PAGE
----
Prepared daily and then delivered across the city - these free lunches come with no strings attached.
The Occupy protests in California and elsewhere have dwelled on the sins of the richest 1 percent among us. But they've said relatively little about the so-called 99 percent.
The Public Policy Institute of California has filled in that gap with a new report showing that the middle class -- categorized as households with incomes between $44,000 and $155,000 annually -- to less than half of all families. A generation ago, 60 percent of California families were middle income.
What's changed? The recession has hurt people across the income spectrum in California -- but it's been particularly tough on people who make less. Cuts in jobs and hours account for much of the decline, the report says.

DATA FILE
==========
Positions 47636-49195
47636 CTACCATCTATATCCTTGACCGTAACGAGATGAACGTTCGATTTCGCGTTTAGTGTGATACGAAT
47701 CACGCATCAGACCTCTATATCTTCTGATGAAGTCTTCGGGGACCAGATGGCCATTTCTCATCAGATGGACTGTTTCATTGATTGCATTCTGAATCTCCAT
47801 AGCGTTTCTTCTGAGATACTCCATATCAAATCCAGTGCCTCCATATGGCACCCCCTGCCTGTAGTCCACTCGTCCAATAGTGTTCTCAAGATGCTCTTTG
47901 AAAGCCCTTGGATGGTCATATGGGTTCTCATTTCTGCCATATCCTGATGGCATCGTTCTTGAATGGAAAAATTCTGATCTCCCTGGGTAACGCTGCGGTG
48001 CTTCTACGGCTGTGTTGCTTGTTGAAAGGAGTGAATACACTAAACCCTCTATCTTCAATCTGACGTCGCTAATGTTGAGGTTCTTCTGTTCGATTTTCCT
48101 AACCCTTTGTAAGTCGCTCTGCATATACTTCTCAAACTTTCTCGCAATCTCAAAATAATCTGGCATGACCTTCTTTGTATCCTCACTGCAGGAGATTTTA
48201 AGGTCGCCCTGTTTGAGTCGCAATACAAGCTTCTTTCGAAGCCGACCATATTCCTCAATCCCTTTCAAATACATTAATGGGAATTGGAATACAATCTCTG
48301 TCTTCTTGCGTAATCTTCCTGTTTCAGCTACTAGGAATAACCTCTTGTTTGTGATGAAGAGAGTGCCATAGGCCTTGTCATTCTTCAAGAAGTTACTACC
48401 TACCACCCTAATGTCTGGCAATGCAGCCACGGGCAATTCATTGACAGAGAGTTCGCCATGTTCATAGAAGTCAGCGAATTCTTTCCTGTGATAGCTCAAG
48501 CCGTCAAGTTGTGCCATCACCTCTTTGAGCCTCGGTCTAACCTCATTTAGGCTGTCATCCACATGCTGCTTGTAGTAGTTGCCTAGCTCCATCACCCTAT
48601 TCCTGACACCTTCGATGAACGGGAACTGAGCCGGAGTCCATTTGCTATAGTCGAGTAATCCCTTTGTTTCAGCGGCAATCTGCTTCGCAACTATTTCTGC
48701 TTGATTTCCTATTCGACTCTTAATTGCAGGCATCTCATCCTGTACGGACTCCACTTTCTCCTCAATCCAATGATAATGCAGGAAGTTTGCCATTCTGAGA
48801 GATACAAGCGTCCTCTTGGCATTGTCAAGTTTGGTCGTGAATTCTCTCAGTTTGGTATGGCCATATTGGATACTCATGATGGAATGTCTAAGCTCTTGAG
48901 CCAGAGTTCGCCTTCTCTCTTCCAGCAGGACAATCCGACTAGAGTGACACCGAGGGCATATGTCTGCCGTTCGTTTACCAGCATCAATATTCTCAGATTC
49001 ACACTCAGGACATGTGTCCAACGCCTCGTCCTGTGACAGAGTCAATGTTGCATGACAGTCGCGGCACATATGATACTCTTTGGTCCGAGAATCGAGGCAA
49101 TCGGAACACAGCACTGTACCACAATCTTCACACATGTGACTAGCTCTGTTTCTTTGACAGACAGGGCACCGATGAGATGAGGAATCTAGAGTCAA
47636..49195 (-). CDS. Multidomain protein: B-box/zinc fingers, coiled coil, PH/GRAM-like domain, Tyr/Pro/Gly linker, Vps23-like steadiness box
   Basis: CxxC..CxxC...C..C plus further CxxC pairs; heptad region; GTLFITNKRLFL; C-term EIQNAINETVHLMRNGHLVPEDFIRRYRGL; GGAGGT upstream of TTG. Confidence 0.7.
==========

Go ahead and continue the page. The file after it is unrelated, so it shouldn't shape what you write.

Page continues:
What could this mean politically? Declining incomes means that it may be even more difficult to convince Californians to vote to tax incomes at higher rates, as some ballot initiatives propose to do. But it also provides an opportunity for political leaders who can devise policies to put more money into people's hands, and figure out ways to make it easier for employers to give people more hours and more jobs.
Easier said than done.